The ICTAC-recommended approach was used to characterize the gasification of high-purity, highly
crystalline, large natural graphite flakes in oxygen. The average activation energy was found to be
4.2 kJ mol−1. The graphite properties and the simple gasification reaction taking place make this
an ideal material for the study of reaction interface-controlled reactivity. Based on simple structural and
geometrical observations, it was expected that the conversion function would be that of a shrinking disc.
However, the experimental conversion function exhibited a behaviour which could not be linked to any
of the commonly established reaction models.
A factor contributing to this disconnection is the use of an arbitrary scaling procedure in classic solid
state kinetics. A more integrated approach has recently been proposed in the literature with the potential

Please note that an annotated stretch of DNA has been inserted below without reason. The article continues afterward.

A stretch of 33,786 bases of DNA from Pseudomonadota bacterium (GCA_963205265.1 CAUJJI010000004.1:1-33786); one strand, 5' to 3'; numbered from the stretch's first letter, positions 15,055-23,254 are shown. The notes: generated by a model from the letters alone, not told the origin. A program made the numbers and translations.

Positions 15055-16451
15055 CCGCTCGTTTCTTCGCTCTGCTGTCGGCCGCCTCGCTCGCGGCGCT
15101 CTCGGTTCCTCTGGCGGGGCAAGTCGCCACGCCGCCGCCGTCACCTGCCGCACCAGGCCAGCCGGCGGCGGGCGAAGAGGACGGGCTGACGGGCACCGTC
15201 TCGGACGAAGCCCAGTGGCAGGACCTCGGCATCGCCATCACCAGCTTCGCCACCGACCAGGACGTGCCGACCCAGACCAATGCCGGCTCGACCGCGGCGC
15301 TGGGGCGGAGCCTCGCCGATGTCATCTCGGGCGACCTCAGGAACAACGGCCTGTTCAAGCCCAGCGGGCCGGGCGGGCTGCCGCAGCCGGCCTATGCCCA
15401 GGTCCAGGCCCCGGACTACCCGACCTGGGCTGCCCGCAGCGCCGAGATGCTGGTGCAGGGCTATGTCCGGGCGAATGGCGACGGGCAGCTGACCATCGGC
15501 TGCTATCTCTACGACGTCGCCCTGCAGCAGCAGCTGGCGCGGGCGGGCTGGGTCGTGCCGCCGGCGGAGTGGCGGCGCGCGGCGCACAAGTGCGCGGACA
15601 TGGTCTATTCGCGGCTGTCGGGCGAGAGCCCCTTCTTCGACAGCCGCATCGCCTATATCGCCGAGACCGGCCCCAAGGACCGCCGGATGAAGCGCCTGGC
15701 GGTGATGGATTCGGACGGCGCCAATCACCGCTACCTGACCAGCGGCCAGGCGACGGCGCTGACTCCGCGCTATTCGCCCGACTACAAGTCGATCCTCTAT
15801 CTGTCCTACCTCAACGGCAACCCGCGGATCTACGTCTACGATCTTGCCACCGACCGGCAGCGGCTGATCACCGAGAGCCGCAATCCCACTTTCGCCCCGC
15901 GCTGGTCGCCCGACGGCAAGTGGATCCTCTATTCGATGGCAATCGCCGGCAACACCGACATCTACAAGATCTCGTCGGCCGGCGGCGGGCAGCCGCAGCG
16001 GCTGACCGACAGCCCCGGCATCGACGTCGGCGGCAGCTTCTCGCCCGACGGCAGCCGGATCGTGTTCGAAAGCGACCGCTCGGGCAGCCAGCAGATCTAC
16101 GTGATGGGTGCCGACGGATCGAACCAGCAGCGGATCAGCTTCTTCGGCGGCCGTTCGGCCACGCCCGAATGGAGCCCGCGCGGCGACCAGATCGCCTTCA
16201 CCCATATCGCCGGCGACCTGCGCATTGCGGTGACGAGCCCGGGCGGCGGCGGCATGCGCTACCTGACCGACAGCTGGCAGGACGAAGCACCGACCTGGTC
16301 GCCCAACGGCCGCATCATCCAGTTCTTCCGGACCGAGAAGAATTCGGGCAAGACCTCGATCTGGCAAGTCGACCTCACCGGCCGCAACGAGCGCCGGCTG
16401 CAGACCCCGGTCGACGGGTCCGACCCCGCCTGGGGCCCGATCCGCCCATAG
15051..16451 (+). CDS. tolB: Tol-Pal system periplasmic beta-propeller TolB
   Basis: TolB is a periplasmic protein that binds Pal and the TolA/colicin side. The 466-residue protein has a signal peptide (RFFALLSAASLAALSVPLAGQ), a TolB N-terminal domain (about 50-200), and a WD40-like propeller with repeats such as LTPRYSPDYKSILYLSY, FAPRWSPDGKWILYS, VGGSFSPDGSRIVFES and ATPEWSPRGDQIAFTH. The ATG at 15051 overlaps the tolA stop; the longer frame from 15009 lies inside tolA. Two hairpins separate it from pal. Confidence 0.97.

for reconciling disparate models into a single comprehensive scheme. A generalization of the classic solid
state kinetic expressions for interface-controlled reactivity is proposed which fits into the integrated
approach. It is based on fundamental considerations for the subset of reactions in which reactivity is
controlled by the reaction interface alone. The fundamental nature of the approach yields an expression
for which all the variables are directly measurable, without any assumptions regarding the conversion
The generalized conversion function will always start at a value of one, making interpretation and
direct comparison of any active surface area (ASA) progression possible. Visual observations indicate the
growth of defect structures within the macro graphite flakes, leading to an increase in ASA. This leads to
a behaviour resembling nucleation and growth, despite the interface-controlled reaction taking place on
a disc-shaped solid. The random nature of the oxidized flake microstructure makes it difficult to develop
representative analytical models for this behaviour.